FIG. 4 is a side view showing still another embodiment of the present invention. In this embodiment, electromagnets 8 and 8' are arranged to apply a force to an ink ball 1. A magnetic powder is mixed in the ink ball 1. A magnetic field is generated between the electromagnets 8 and 8' in response to a drive signal so as to apply an attraction force to the ink ball 1 until the ink ball passes between the electromagnets 8 and 8'. A platen electrode 9 may be arranged behind the paper 5 to further accelerate the ink ball 1 having passed between the electromagnets 8 and 8' so as to give an attraction force to the flying ink ball 1.
FIGS. 5A, 5B, and 5C are perspective views showing the structures of heaters 4 in the embodiments of FIGS. 1 and 3. FIG. 5A shows a heater comprising electrical heating elements 40 and 40' of a semispherical shape. A power source is connected to both ends of each of the electrical heating elements 40 and 40', and the heating elements 40 and 40' are heated. The flying direction C of the ink ball 1 is aligned with the axis of the heater constituted by the heating elements 40 and 40'. Heat radiated from the heating elements 40 and 40' is concentrated at the center of the cylindrical heater, so that the flying ink ball 1 can be effectively heated.
FIG. 5B shows an inductive heater. An RF current is supplied to a coil 41 having its axis aligned with the flying direction C of the ink ball 1. The flying ball 1 is heated due to dielectric loss and is then melted.
FIG. 5C shows a structure wherein an infrared ray emitted from a light-emitting diode (LED) 42 is focused by a lens 43, and the infrared ray is concentrated on a track corresponding to the flying direction C of the ink ball 1. A laser diode may be used as the light-emitting element. The light-emitting element may be intermittently turned on at a timing when the ink ball 1 passes through the infrared ray spot.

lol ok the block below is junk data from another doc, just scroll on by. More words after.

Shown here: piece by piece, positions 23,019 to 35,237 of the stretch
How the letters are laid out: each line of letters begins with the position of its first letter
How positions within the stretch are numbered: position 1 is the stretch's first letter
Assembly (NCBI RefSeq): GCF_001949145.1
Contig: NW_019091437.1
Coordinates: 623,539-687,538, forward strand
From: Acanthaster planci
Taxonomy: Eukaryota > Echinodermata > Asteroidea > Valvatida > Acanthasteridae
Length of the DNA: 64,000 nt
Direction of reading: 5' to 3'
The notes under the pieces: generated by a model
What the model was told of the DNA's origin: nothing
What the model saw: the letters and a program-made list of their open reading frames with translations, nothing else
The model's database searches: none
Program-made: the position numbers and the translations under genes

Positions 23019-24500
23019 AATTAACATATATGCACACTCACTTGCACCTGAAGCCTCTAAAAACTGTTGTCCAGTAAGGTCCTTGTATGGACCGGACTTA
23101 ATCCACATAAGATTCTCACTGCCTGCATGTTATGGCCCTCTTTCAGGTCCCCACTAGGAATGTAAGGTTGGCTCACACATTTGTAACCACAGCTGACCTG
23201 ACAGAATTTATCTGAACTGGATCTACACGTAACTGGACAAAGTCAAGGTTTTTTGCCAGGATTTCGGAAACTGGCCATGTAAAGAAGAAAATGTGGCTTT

In each embodiment, it is essential that the ink ball 1 is melted by heat and contains a material which has an adhesion property with paper. The ink ball comprises a mixture of such a meltable material and a dye or pigment.
Examples of the meltable material are: a thermoplastic polymeric resin such as an acrylic polymeric material, PVB, PVA, polyethylene, polypropylene, polystyrene, and polyamide; a thermosetting resin represented by an epoxy resin; a polymeric hydrocarbon compound; a polymeric aliphatic compound; and a wax-based compound. An organic or inorganic dye or pigment may be used. In addition, a metal pigment may also be used.
The meltable material was an acrylic polymeric resin and the pigment was carbon black for preparing ink balls. By using these ink balls and the hammer pin as the driving member of the first embodiment, good printing quality can be obtained. The particle size of the ink ball was 50 μm.
The meltable material was an epoxy resin and the coloring material was a diazo dye to prepare ink balls having a particle size of 100 μm. A charge driving system was employed using the above ink balls. Thus, good printing quality can be obtained.
The meltable material was a wax-based material and the pigment was ferrite powder to prepare ink balls. An electromagnetic driving system was employed using the above ink balls. Thus, good printing quality was obtained. In this case, the ink ball had a particle size of 10 μm.
According to the present invention as described above, by using small solid ink balls, an ink ball printing system provides high-quality printing and eliminates an operation failure caused by solidification of the ink and blurring caused by using an ink having a low viscosity in the conventional ink jet printing systems.
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|U.S. Classification||347/20, 347/88, 347/99, 347/51|
|International Classification||B41J2/225, B41J2/295|
|Cooperative Classification||B41J2/295, B41J2/225|
|European Classification||B41J2/225, B41J2/295|
|Feb 2, 1987||AS||Assignment|
Owner name: NEC CORPORATION, 33-1, SHIBA 5-CHOME, MINATO-KU, T
Free format text: ASSIGNMENT OF ASSIGNORS INTEREST.;ASSIGNORS:YANO, TAKESHI;UTSUMI, KAZUAKI;REEL/FRAME:004668/0834
Effective date: 19870122
Owner name: NEC CORPORATION,JAPAN
Free format text: ASSIGNMENT OF ASSIGNORS INTEREST;ASSIGNORS:YANO, TAKESHI;UTSUMI, KAZUAKI;REEL/FRAME:004668/0834
Effective date: 19870122
|Jul 17, 1991||FPAY||Fee payment|
Year of fee payment: 4
|Jul 10, 1995||FPAY||Fee payment|
Year of fee payment: 8
|Jul 26, 1999||FPAY||Fee payment|
Year of fee payment: 12